High And Dry

A French Butcher Is Dry-Aging Steaks for a Decade or Longer

Meat sweats.
Meat sweats. Photo: Roman Marzinger/Westend61/Corbis

People who think dry-aging gets diminishing returns at some point need $3,200 and a trip to one of the very few restaurants where Alexandre Polmard’s 2000 vintage côte de boeuf is served. This steak — 15 years old! — is supposedly exquisite in taste and hardly requires a knife, thanks to a process he calls “hibernation.” Meat gets blasted with cold air at 75 miles per hour while sitting in a negative-45-degree room. The sixth-generation French butcher says the result is a steak that can be kept for any length of time with no loss of quality. (Daniel Boulud would possibly disagree.)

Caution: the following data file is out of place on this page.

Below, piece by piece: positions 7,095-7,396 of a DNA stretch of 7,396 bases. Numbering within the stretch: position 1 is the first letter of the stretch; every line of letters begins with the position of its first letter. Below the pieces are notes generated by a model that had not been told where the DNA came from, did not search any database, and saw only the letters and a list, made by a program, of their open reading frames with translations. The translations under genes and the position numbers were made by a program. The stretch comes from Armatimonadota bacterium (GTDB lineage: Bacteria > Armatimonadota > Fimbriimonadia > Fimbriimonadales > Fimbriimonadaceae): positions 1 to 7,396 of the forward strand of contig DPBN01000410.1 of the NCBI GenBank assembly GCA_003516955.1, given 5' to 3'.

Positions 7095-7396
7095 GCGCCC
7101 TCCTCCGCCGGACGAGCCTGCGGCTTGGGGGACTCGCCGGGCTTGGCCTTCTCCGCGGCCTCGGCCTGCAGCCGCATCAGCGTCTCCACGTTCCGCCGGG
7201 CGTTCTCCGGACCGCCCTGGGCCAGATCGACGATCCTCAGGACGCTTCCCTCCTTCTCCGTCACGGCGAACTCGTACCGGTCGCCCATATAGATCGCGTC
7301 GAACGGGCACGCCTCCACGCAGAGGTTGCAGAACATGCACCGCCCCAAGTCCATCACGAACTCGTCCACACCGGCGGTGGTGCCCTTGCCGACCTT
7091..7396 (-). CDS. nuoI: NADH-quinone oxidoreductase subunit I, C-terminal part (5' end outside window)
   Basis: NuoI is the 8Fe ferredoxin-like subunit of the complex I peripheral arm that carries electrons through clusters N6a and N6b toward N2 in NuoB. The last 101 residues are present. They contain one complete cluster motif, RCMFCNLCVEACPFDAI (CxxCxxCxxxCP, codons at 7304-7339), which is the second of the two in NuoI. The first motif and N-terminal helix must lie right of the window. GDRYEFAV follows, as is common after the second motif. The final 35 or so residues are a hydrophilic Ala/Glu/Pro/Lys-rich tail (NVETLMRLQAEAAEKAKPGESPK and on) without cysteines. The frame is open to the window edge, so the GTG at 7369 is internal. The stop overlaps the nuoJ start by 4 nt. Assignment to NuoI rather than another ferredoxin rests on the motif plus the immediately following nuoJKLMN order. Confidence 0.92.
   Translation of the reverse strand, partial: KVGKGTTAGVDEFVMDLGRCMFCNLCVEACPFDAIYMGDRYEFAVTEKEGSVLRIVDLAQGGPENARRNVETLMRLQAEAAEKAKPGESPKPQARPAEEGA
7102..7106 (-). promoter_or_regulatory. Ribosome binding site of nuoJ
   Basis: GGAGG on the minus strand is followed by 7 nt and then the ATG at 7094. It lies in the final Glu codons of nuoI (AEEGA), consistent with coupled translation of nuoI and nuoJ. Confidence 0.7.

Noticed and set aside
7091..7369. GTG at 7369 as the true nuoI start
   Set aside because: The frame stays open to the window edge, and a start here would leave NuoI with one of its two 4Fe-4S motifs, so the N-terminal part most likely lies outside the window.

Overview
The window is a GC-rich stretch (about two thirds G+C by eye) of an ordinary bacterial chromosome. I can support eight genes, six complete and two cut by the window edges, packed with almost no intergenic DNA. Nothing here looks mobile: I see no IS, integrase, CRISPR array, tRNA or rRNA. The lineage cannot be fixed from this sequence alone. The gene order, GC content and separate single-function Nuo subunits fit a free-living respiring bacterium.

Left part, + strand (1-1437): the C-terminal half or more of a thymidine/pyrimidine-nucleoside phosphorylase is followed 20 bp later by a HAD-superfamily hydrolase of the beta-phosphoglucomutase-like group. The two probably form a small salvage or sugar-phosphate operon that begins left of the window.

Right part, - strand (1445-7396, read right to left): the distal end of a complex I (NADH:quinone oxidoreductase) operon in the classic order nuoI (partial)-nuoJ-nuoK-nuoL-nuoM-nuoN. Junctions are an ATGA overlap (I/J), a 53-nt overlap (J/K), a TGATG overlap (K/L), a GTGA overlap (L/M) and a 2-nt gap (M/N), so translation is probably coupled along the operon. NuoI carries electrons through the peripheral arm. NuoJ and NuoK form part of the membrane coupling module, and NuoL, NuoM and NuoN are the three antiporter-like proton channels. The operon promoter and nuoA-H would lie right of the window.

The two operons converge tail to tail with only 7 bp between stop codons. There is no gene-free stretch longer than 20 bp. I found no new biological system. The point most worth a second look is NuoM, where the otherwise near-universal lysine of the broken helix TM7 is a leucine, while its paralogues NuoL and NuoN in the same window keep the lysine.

Polmard’s dad and grandfather invented the idea in the ‘90s, and it looks like that’s turned out pretty well for them, because, according to a CNN story, the Polmards now sell the “world’s most expensive meat” out of a shop in Paris.

Naturally, the cows that provide this meat must be ultra-exclusive as well, so the Polmard family uses a rare breed called Blonde d’Aquitaine. The cows chill out in a forest in northeast France, have daily chats with Polmard, and will soon go to a special million-dollar abattoir that only butchers four cows per week, ensuring minimal levels of glycogen and lactic acid.

CNN doesn’t list the select few chefs Polmard entrusts with his steaks, but it does mention one, Fabrice Vulin at Hong Kong’s two-Michelin-star Caprice, who slices pieces off the côte de boeuf and charges $700.


Butcher Dry-Ages Steaks for 15 Years